Russian President Vladimir Putin has begun a trip to Saudi Arabia and the United Arab Emirates, hoping to shore up support in the Middle East from two major oil producers allied to the US as his invasion of Ukraine grinds on.

Mr Putin landed in Abu Dhabi, the capital of the Emirates, a federation of seven sheikhdoms now hosting the United Nations' Cop28 climate talks.

It marked his first trip to the region since before the coronavirus pandemic and the war - and as he faces an arrest warrant from the International Criminal Court over the war in Ukraine.

Neither Saudi Arabia nor the UAE has signed the ICC founding treaty, meaning they do not face any obligation to detain Mr Putin over the warrant accusing him of being personally responsible for the abductions of children from Ukraine during his war on the country.

Mr Putin skipped a summit in South Africa over concerns he could be arrested on arrival there.

Sheikh Abdullah bin Zayed Al Nahyan, the UAE's foreign minister, met a smiling Mr Putin after he descended the stairs of his presidential plane.

As he arrived at Abu Dhabi's Qasr al-Watan palace to meet Sheikh Mohammed bin Zayed Al Nahyan, the country's ruler, the UAE's military acrobatics team flew in formation with red, white and blue smoke trailing them in the colours of the Russian flag.

"I'm happy to meet you again," Sheikh Mohammed said as he sat with Mr Putin in the palace.

Soldiers on horseback and with camels lined his arrival route, Russian and Emirati flags also hanging from lampposts.

Four Russian Sukhoi Su-35 fighter jets accompanied Putin's plane on the flight to the Emirates, Russian state-run media reported.

The pageantry in the Emirates, which relies on the US as its major security partner, highlights the UAE's expansive business ties to Russia that have exploded since grinding Western sanctions targeted Moscow.

Ukrainians on hand for the event expressed outrage over Mr Putin being in the country at the same time they described him as committing environmental crimes in their country.

Marharyta Bohdanova, a worker at the Ukrainian pavilion at the Cop28 climate summit, said: "It is extremely upsetting to see how the world treats war criminals, because that's what he is, in my opinion.

"Seeing how people let people like him in the big events ... treating him like a dear guest, is just so hypocritical in my opinion."

Officials at Russia's pavilion at the talks declined to speak to The Associated Press.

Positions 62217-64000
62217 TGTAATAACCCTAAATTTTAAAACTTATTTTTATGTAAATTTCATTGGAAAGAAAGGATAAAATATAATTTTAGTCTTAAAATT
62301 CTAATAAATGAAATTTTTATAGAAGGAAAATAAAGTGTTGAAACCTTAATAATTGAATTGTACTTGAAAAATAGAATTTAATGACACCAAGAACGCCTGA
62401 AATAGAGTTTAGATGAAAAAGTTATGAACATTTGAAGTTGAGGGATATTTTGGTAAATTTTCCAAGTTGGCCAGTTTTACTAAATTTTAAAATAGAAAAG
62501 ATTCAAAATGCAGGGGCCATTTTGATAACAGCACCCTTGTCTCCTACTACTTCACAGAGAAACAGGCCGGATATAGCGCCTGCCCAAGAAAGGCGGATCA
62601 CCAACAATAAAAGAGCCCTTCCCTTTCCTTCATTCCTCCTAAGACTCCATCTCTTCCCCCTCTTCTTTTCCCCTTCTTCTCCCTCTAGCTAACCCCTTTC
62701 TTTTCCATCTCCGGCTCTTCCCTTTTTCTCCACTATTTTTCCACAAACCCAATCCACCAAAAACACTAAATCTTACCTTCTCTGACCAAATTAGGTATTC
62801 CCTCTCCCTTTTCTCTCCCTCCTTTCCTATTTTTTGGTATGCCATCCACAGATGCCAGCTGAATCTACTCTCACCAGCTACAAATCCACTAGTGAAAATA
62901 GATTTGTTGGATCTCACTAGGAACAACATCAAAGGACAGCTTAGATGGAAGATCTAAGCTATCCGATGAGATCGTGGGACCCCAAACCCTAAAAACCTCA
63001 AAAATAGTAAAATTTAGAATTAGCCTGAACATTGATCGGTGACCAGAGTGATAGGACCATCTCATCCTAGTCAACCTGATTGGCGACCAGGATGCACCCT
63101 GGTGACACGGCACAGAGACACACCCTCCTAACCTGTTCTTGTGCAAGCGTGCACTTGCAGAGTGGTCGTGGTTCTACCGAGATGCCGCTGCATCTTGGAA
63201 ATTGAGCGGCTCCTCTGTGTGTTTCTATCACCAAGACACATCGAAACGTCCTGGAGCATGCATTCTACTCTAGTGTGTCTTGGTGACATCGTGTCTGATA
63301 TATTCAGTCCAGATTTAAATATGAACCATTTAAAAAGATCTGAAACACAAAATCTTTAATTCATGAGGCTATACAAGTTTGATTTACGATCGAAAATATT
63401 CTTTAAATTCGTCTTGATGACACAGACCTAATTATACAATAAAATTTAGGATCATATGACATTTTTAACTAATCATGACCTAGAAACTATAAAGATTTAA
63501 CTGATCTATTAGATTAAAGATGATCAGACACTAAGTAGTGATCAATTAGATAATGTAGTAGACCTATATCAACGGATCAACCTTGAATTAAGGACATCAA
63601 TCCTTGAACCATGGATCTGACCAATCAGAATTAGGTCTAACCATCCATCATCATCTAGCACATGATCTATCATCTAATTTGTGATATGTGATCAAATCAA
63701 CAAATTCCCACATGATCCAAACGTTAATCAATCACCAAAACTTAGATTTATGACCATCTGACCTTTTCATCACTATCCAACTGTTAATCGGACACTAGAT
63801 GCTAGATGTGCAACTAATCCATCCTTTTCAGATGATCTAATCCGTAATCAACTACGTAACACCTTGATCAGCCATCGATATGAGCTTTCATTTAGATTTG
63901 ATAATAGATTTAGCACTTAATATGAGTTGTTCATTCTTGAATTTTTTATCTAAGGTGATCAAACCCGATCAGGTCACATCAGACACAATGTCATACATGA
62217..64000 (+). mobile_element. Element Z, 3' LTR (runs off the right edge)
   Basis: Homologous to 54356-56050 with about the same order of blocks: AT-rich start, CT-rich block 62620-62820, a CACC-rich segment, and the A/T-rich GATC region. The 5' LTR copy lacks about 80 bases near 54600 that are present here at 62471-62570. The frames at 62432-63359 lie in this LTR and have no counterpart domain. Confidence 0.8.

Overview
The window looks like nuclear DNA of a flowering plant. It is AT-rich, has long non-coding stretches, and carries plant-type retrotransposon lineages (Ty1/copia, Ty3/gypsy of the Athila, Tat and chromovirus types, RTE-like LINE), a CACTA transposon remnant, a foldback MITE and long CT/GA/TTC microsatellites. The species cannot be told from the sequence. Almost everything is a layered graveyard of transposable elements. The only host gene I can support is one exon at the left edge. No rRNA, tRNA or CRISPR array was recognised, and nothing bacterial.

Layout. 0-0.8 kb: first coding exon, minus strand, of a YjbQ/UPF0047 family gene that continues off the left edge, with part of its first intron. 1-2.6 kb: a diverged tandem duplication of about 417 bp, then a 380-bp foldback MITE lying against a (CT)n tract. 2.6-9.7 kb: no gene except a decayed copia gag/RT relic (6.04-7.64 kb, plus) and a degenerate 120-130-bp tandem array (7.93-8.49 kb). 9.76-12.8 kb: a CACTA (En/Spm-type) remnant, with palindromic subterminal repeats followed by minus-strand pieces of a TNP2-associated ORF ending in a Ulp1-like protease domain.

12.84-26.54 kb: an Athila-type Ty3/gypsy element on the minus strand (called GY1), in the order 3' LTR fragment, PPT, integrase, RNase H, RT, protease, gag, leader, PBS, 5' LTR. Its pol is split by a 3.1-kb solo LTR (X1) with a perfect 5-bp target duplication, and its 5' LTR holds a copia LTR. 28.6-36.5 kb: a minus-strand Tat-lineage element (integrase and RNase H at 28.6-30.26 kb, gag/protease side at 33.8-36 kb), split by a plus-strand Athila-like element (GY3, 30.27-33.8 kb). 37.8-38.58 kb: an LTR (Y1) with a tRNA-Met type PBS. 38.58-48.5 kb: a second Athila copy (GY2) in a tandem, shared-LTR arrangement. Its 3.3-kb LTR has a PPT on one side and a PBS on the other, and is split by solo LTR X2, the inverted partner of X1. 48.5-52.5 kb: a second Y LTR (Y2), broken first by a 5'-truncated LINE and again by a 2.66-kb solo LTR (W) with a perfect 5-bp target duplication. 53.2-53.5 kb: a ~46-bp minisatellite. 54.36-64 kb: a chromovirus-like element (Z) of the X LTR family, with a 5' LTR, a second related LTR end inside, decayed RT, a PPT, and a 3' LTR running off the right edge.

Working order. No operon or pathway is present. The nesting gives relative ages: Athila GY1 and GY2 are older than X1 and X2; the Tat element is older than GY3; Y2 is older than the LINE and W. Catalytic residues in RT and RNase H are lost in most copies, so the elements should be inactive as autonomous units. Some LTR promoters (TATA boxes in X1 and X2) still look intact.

US climate envoy John Kerry and US agency for international development administrator Samantha Power made a point of touring Ukraine's pavilion at Cop28 before being scheduled to address a news conference later on Wednesday afternoon.

Mr Putin last visited the UAE in 2019, receiving a warm welcome from Sheikh Mohammed, then the crown prince of Abu Dhabi. In the time since then, however, the world has greatly changed.

The Russian President isolated himself during the coronavirus pandemic. He launched an invasion targeting Ukraine in February 2022, a grinding war that continues today and has been a topic for Ukrainian diplomats at the COP28 talks.

Meanwhile, the Israel-Hamas war remains a major concern for the Middle East, particularly the UAE, which reached a diplomatic recognition with Israel in 2020.

Recent attacks by Yemen's Iranian-backed Houthi rebels also threatens commercial shipping in the Red Sea as Iran's nuclear programme continues its rapid advances since the collapse of the 2016 nuclear deal.

Mr Putin is scheduled to meet with Iranian President Ebrahim Raisi on Thursday for what Russian presidential aide Yury Ushakov has described as "a rather lengthy conversation".

The two countries have been discussing ways to get around the Western sanctions targeting them.

Mr Putin will travel to Saudi Arabia and meet with powerful Crown Prince Mohammed bin Salman on the one-day trip, Mr Ushakov said. Those discussions likely will focus on Moscow's other major concern in the Middle East: oil.

Russia is part of Opec+, which is a group of cartel members and other nations that have managed production to try and boost crude oil prices. Last week, the group expanded some output cuts into next year and brought up-and-coming oil supplier Brazil into the fold.